"No snowflake ever falls in the wrong place."
In nature, there's no such thing as right and wrong. The seamlessness and functionality of the natural world reminds us that ideas of 'good' and 'bad' are just constructs of the human mind. They don't really mean anything. It could help to think of the events in your life as snowflakes, not in the typical corny-metaphorical way, but instead from a natural perspective. Duality doesn't exist in nature, and recognizing this can help you a lot this time of year, whether you get a Christmas gift you don't like, the Hanukkah candles won't stay lit, or you have to hang out with a family member you've had conflicts with in the past.
"Before enlightenment: chop wood, carry water. After enlightenment: chop wood, carry water."
This holiday season, or anytime for that matter, while surrounded by loved ones, you may be tempted to flaunt your interest in Buddhism or philosophy. I've met plenty of people who give out a vibe of, "Oohh, yeah. I'm into Zen. Aren't I cool?" At times, I've realized after a conversation that I gave off that vibe, and it's no fun (for anyone involved). If you can help it, realize that Zen, and philosophical study and inquiry in general, is for you personally and privately. Meditating isn't something you do so you can brag about it or feel superior over others. To act in such a way would be completely against the whole idea to begin with. So, keep in the mind this slogan. Realize that, regardless of how much you've learned about your life's philosophy this year, it is necessary to live ordinarily and true to yourself. Menial tasks like chopping wood and carrying water are things that Zen monks spend most of their non-meditative time doing at monasteries. Simple actions in everyday life are meditation in themselves. Adopt this attitude for the holidays, and you'll probably end up being the most diligent gift-wrapper, cook, and conversationalist you know. Just don't brag about it.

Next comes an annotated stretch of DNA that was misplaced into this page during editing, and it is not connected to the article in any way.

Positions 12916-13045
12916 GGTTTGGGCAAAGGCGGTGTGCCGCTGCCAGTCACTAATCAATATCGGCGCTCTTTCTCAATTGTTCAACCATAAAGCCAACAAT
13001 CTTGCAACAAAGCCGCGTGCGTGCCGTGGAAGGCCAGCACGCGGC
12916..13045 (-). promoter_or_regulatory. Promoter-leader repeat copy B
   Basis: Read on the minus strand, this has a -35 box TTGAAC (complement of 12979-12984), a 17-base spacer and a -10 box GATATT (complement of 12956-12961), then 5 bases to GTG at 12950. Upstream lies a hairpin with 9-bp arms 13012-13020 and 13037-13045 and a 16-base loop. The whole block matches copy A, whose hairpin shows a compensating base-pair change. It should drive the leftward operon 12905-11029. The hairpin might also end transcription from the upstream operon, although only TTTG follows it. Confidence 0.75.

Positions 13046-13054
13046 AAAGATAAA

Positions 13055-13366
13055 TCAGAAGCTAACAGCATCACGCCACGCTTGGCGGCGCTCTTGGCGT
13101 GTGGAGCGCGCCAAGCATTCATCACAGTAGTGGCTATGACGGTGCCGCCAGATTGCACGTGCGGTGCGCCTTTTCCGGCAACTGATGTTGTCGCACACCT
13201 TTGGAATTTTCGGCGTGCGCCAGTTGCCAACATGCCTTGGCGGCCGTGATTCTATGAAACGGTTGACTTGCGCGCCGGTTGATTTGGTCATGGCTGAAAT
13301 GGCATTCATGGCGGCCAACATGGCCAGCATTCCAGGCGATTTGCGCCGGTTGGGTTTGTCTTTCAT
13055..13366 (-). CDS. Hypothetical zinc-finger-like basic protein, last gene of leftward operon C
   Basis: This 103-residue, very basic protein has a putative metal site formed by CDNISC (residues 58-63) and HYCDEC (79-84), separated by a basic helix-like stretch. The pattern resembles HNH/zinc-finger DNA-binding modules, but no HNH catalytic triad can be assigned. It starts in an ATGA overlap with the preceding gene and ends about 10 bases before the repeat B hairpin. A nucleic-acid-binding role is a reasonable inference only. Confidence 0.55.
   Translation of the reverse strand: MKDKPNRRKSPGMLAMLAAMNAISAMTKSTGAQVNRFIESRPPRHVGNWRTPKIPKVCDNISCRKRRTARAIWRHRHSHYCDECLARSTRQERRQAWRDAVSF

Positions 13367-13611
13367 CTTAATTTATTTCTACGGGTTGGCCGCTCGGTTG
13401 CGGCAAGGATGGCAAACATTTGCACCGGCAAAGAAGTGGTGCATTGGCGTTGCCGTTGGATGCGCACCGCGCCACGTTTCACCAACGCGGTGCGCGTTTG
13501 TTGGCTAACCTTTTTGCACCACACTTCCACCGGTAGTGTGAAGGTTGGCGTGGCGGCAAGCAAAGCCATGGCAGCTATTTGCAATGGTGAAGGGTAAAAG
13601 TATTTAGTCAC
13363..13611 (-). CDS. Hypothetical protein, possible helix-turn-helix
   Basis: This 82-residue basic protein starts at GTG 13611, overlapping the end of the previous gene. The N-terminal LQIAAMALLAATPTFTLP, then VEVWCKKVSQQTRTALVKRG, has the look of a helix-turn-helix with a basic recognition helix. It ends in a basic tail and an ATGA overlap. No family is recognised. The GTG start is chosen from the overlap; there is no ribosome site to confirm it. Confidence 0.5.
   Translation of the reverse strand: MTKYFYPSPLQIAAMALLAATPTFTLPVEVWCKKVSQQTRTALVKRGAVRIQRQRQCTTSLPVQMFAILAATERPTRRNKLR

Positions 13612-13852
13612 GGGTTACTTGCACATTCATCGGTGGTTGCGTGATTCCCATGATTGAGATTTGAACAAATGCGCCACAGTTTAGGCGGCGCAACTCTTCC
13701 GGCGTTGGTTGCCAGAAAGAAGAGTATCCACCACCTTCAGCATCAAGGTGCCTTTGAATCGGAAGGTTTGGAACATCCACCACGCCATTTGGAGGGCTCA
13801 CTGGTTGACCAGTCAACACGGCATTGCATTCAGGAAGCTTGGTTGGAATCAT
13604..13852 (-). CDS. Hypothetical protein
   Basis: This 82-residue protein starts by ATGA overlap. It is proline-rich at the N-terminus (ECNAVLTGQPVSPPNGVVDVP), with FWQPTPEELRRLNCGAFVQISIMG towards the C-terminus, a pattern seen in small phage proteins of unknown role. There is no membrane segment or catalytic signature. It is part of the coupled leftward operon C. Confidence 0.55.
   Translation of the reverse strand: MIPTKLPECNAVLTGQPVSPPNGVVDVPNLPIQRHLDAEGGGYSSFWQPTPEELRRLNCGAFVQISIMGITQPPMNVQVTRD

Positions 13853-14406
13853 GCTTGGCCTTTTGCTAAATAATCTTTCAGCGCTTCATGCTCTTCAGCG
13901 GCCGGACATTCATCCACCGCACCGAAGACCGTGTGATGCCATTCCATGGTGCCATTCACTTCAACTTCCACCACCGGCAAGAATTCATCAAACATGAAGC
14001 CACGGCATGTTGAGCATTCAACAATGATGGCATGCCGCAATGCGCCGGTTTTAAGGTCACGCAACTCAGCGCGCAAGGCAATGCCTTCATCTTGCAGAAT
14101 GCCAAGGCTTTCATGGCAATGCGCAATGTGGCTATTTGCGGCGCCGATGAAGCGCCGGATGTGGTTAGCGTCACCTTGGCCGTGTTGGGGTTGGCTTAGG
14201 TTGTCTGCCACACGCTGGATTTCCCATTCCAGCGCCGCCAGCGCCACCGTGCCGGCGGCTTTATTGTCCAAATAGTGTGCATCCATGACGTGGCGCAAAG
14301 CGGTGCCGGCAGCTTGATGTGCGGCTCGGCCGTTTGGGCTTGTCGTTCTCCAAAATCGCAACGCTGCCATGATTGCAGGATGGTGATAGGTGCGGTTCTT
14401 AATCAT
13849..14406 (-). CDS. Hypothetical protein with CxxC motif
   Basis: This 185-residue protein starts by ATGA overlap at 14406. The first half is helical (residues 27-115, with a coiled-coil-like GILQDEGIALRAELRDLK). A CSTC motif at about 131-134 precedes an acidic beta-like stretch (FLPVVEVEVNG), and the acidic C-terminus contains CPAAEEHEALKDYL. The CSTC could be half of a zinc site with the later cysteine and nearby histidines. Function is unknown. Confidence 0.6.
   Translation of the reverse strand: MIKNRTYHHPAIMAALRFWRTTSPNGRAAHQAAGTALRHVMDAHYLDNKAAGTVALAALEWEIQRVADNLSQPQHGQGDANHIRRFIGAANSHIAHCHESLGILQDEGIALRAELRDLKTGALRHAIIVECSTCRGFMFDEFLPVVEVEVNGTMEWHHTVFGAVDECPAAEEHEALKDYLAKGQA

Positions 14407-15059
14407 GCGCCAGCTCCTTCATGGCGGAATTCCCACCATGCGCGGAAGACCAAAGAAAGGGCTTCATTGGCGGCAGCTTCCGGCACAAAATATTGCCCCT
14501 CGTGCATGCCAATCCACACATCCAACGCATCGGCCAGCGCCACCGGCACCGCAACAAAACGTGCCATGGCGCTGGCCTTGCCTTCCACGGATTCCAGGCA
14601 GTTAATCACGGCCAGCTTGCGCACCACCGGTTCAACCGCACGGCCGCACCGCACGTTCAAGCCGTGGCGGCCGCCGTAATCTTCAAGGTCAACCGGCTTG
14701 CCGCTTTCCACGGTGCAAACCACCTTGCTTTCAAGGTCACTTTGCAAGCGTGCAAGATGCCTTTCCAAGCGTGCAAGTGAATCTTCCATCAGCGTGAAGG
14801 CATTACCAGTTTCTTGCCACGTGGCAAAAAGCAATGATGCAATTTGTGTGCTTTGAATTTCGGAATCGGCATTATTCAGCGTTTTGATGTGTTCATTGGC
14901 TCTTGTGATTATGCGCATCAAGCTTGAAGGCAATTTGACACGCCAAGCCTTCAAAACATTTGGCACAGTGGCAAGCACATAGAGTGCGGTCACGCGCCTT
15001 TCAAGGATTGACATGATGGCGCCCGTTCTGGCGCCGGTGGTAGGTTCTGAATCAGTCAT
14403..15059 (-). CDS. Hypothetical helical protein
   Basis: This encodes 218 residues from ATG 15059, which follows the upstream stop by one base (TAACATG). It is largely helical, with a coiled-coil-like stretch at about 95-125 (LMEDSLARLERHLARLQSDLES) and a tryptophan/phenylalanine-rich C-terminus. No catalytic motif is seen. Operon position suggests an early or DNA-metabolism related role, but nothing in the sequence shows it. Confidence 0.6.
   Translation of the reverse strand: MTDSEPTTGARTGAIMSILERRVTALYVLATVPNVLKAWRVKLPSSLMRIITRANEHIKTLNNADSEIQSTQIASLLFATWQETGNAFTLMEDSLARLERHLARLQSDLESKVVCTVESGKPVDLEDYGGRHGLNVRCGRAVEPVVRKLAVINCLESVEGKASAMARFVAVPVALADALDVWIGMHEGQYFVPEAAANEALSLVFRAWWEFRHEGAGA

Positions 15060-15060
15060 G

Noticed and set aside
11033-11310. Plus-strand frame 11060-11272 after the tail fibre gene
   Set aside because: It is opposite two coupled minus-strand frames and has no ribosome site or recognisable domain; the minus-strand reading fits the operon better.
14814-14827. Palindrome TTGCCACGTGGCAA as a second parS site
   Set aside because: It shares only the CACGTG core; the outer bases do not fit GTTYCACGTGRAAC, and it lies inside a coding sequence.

"Zen is selling water by the river."
As I just mentioned, one might try to glorify Zen practice as something above-average or superior. In reality, Zen embraces and acknowledges the absurdity of life and does not pretend to be anything more than an ideology. The reason Zen advocates for direct experience over pure study is that we only truly learn through experience. And even experience can feel meaningless and empty. So, selling water by the river means embracing meaninglessness and experiencing life despite the fact that it can feel empty at times. This proverb also takes on a new meaning from a modern perspective; at this time of year, the media and the people around us put so much emphasis on things, prices, items and commodities. People even go so far as to trample each other for two-dollar waffle irons at WalMart . Many of us (often unknowingly) turn into the fool who decides he should buy water from the man selling it, when the free water from the river is right there in front of us. Advertising convinces us that things we spend money on will make us happy, when, in reality, it's the giving spirit and the warm comfort of close friends and family that make the holidays so enjoyable.